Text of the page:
Where should my husband and me draw the line with our kids when it comes to secular music and movies in our home?

This is a standard question I get as I travel around the country and talk with so many people: where do you get that balance in your home between the world being on the outside and working its way inside? 

We want our homes to be a safe haven for our kids’ hearts. We want it to be a place where they can really relax and grow spiritually. But at the same time, we have got to use our homes as also a great lab experiment to grow their faith under a lot of pressure. 

Now, two areas make a lot of sense: music and movies. 

What we did with our kids, is we recognized that there are two dynamics in their lives. When they are younger, our job is to protect kids, because they are naïve. They don’t know anything. So we would protect them like that, and we would determine all the music they’d see, the movies they’d see, and so forth. 

But as they got out there, like six years old, we stopped protecting them as much. We started backing away from it, little by little by little, down to about twelve years old, and then we hardly protected them at all, because our second job besides protecting them is preparing them. 

So, as we were protecting them less, we were preparing them more. And when they got up to about twelve, thirteen years old, we were letting them make a lot more decisions about their music. 

Now, obviously, there were some bottom-line standards that we would not negotiate on. With movies and music, there were certain things that just weren’t going to get into our home. But there were a lot of other movies that could get in there. So what we had the kids do is choose carefully. 

And you know, the rating I was most concerned about was the PG-13. That was the one that was more problematic to me than anything else, because that’s the one that usually went after the sensual side of the teenage years. 

But what we would do is, they would bring home a movie, and when they were little, even when they were six, seven years old, we would have them do this—we called it “beeping the movie.” They’d be watching a movie, we could hear the movie. If anything happened in that movie where somebody said something inappropriate or they represented a value that we don’t embrace—like, it’s a Disney movie that would say, “Now, let’s not tell our parents,”—we would want our kids to say “beep” out loud.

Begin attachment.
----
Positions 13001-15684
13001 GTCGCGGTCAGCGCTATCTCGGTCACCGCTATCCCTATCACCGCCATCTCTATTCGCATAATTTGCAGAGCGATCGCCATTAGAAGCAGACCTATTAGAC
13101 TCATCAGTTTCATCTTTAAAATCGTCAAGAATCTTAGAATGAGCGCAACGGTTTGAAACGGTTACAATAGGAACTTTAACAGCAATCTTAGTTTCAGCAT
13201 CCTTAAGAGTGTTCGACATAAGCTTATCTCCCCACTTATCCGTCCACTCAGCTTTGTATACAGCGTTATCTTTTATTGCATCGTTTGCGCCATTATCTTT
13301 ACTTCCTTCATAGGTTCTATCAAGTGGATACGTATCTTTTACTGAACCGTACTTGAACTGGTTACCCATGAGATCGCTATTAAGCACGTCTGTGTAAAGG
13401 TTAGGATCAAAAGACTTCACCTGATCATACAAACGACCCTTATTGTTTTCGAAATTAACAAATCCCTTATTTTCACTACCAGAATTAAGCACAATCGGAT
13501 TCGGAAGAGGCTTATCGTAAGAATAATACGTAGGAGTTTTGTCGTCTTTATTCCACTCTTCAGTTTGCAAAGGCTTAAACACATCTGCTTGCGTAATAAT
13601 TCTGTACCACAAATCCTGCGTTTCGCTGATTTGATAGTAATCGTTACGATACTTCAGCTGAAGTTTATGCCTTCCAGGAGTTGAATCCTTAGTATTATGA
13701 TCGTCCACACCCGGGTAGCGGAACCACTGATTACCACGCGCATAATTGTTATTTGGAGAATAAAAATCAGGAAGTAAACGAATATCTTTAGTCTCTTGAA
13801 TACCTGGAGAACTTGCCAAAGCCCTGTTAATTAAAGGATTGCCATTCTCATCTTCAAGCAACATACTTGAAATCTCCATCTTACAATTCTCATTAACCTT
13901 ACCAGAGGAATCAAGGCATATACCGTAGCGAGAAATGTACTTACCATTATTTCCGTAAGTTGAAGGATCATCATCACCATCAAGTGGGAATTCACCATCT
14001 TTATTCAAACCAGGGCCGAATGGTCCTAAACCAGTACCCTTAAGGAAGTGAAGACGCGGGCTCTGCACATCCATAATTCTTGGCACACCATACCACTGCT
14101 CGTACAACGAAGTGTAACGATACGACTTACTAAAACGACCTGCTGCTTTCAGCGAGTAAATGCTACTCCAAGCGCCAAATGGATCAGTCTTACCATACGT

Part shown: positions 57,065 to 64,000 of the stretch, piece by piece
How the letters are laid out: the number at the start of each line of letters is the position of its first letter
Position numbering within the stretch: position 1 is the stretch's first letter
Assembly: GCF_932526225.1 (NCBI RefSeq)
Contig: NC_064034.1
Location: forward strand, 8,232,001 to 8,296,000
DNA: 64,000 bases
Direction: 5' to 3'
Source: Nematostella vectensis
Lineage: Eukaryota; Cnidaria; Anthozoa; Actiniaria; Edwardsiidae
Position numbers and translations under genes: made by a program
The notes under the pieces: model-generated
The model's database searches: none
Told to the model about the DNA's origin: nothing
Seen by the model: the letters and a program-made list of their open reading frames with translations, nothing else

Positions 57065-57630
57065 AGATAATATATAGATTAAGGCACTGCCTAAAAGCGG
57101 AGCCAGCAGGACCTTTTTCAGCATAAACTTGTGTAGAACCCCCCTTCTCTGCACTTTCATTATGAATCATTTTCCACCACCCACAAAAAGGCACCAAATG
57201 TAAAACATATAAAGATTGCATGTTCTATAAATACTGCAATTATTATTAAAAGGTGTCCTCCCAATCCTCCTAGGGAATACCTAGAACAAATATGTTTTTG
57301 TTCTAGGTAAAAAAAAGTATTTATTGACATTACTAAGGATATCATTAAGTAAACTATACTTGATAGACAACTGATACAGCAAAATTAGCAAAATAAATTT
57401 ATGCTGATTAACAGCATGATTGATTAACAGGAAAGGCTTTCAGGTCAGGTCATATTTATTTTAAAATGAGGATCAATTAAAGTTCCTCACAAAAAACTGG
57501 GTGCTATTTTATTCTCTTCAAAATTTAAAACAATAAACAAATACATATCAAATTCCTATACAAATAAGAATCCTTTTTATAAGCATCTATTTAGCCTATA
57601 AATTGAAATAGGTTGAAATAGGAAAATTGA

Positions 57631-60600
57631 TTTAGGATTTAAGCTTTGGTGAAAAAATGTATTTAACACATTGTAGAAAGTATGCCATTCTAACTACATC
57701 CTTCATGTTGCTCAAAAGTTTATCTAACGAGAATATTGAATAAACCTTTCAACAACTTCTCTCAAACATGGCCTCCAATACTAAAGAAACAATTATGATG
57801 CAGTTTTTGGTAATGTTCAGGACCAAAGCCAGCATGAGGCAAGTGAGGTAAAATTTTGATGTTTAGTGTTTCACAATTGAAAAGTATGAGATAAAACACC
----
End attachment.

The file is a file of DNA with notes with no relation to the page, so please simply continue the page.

We called it “beeping movies.” And they would sit there, and they would just “beep” the movie. If they heard a bad word, “beep.” That means, “I just heard something I do not agree with. I filtered it. I recognize it for what it is.” 

That way, we knew, “OK. They are processing this thing through a spiritual set of filters.” And it was good practice for them in real life. As they grew older, because we brought them up to speed on this, then they could know how to choose movies better. 

What I have really appreciated about it is that they have been at movies, done their background check on it, think that it’s one thing, they get in there and find out it’s something else, and each one of them have at different times as they were teenagers gotten up, walked out, and said, “You know, I don’t want to watch this movie.” And I’m grateful for that. 

You know, if you just are the only filter and you make all the decisions, don’t assume that they have bought into that when they finally leave. That’s a way to set your kids up to really make some mistakes. Work with them. 

Now, you’re going to have to watch some of these movies with them, and you’re going to have to listen to some of this music with them. 

And then one final thing, if you do that, here’s a neat game to play with them when it’s all said and done: play the game “Find the Lie.” We used to do “Find the Lie” a lot. We would come home from the movie and find the lie. It would tell us that things were in the movie that misrepresented our value system and our belief system. 

You see, that’s wise parenting. That’s helping your kids wrestle with life, bringing them up to speed, making them stronger, rather than just protecting them all the way. 

If you protect them all the way through their teenager years, and send them off to college, that’s the way to send them right through the cracks and really put them in a lot of distress. 

No, no, no. Bring them up to speed. You can do it. God can work with you, and the whole family will be better off for it.